For Ellen R. Sauerbrey, President Trump’s legal fight to remain president evokes vivid memories of her own legal challenge of the 1994 Maryland gubernatorial election.
Not since the election of Spiro Agnew back in 1966 had Republicans in Maryland been so optimistic. Sauerbrey, who was Maryland House minority leader, waged an aggressive campaign against heavily favored Parris N. Glendening (D), the three-term Prince George’s County Executive. When all the votes were counted, Glendening narrowly won by 5,993 votes.
But shortly after, Sauerbrey campaign operatives were crying foul. Her poll watchers claimed voter irregularities in Baltimore City, Montgomery and Prince George’s Counties, where Glendening won handily.
Sauerbrey recalled this week her attorney and volunteers had uncovered evidence in 1994 of thousands of votes cast by people listed as deceased or in prison. Her campaign also alleged irregularities with voting machines in Baltimore City.
“So all those reasons coming together gave us great reason to think that something was funny,” Sauerbrey said.
Glendening, who served two terms as governor and easily defeated Sauerbrey in a rematch four years later, said “I was not surprised at all” by his opponent’s legal challenge in 1994. “It was a hard-fought and bitter campaign.” But Glendening, now 78, says he never worried about the ultimate outcome and never doubted the integrity of the electoral process.
Anne Arundel County Circuit Judge Raymond G. Thieme Jr., who presided over the appeal, candidly admitted he had voted for Sauerbrey. But Thieme dismissed her appeal, concluding there was not sufficient evidence of voter fraud to overturn the election.
Still, Sauerbrey, who is now 83, says she has no regrets about challenging the election outcome in 1994.
“I got pretty well blistered by the media as a sore loser and a whiner. But I think when you have a pretty good indication that the election is rigged, you should fight,” Sauerbrey said. She added, “I hope if the Trump campaign really believes there are enough discrepancies, I hope they stick it out.”
Reflecting on the 1994 election challenge, Glendening says, “I never had the feeling that the [Sauerbrey] campaign’s lawsuit “was a systematic attack of the entire democratic system.”
But that’s how the former governor labels Trump’s declaration, “If you count all the legal votes, I easily win. If you count the illegal votes, you’re trying to steal an election, you’re trying to rig an election.”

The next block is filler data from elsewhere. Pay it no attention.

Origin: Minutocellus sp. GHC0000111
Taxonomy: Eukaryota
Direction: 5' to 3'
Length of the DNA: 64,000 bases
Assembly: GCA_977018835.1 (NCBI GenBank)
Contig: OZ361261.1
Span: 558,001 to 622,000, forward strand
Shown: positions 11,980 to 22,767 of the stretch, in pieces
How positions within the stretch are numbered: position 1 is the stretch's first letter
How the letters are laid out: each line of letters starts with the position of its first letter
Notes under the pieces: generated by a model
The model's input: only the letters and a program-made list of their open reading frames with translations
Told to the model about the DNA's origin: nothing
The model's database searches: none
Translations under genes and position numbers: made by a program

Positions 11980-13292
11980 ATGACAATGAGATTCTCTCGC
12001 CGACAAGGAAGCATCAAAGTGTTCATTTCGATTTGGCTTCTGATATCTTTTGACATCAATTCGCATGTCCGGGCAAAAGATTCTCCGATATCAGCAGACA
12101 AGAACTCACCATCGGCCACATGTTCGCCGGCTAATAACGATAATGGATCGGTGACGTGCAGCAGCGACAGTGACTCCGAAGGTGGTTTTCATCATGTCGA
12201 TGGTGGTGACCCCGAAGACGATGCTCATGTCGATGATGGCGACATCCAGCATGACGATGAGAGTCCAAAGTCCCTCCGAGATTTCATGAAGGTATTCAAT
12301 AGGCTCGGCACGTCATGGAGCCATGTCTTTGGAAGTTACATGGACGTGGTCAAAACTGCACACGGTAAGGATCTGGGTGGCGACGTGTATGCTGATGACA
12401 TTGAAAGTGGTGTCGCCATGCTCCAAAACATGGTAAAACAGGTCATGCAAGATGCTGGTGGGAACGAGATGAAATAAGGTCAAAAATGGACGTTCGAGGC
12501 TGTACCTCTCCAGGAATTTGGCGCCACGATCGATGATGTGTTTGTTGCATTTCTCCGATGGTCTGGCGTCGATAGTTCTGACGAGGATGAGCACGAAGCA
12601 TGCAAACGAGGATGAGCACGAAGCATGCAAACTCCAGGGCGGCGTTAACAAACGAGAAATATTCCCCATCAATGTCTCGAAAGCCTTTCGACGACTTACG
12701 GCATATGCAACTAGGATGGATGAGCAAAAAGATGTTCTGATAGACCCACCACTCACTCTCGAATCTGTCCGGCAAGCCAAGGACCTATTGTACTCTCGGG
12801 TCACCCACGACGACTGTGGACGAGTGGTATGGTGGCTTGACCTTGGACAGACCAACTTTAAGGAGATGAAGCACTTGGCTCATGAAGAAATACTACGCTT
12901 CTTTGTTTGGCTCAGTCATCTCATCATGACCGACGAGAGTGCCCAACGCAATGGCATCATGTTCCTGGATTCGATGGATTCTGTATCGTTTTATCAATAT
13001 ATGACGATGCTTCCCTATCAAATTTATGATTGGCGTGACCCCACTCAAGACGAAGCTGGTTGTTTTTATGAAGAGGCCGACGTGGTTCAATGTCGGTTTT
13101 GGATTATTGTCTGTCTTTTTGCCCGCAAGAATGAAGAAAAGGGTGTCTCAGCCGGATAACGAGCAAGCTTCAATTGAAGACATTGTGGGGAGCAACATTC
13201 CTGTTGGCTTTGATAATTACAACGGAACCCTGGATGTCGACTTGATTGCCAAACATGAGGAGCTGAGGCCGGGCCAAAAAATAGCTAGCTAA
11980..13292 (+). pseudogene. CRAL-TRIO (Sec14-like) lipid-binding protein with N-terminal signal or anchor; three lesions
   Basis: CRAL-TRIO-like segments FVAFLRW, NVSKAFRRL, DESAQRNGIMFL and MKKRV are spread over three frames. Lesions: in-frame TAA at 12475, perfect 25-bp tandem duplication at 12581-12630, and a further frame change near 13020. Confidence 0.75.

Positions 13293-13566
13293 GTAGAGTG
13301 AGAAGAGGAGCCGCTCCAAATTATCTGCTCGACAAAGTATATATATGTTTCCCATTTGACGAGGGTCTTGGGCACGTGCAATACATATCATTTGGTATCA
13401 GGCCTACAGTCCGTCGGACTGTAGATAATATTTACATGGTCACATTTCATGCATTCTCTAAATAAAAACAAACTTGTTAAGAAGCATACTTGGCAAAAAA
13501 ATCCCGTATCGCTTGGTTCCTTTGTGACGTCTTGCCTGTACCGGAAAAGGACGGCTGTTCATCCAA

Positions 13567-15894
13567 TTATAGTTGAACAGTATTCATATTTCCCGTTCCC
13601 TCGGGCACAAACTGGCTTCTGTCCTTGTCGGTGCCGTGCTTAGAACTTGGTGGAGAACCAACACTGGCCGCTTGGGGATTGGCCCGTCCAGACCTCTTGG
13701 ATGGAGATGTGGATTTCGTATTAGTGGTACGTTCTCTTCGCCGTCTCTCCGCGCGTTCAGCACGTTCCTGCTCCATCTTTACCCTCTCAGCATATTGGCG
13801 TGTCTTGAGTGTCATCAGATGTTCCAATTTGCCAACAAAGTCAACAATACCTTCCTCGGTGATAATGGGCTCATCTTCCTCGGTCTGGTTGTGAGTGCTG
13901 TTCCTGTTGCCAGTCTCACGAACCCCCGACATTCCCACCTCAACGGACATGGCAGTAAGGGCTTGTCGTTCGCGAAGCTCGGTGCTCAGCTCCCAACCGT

The Trump challenge “appears to be deliberately designed to not only ensure his re-election but also to destroy the type of democratic election system we have,” said Glendening. “He’s been doing this for six months.”
He says he is also troubled by lawsuits filed by the Trump campaign to stop the voting in some states while attempting to ensure all votes are counted in other states.
“You can’t manipulate the vote count on how you think you’re going to do in that state.”
Glendening says after the dust has settled on this election and appeals, which could potentially be decided by the U.S. Supreme Court, “There will be lingering damage to our entire constitutional democratic system and will take years if not decades to fully overcome.”
Sauerbrey, meanwhile, says she now worries about the nationwide vote-by-mail system and what she calls the lack of transparency in ballot counting.
The former state delegate, who represented Baltimore County, says years ago “There would be a Republican and Democrat sitting there watching as the (absentee) ballots were opened making sure they were properly recorded.” But today, with millions of mail-in ballots being counted in each state, Sauerbrey wonders how that can be done accurately in a timely manner (in Maryland, state elections officials will continue to count mail-in ballots, with observers from both political parties, that are received through Nov. 13, assuming they are postmarked on or before Election Day). She is also calling for a uniform deadline in every state in which all ballots must be counted and certified.
“Are we looking now at elections that aren’t settled for weeks after an election?” she asks. “Isn’t there a need for transparency when the ballots are opened that both parties are able to feel comfortable that the ballot was legitimately cast and legitimately recorded?”
John Rydell has covered state politics for more than 30 years with WBFF-TV and Maryland Public Television. He can be reached at [email protected]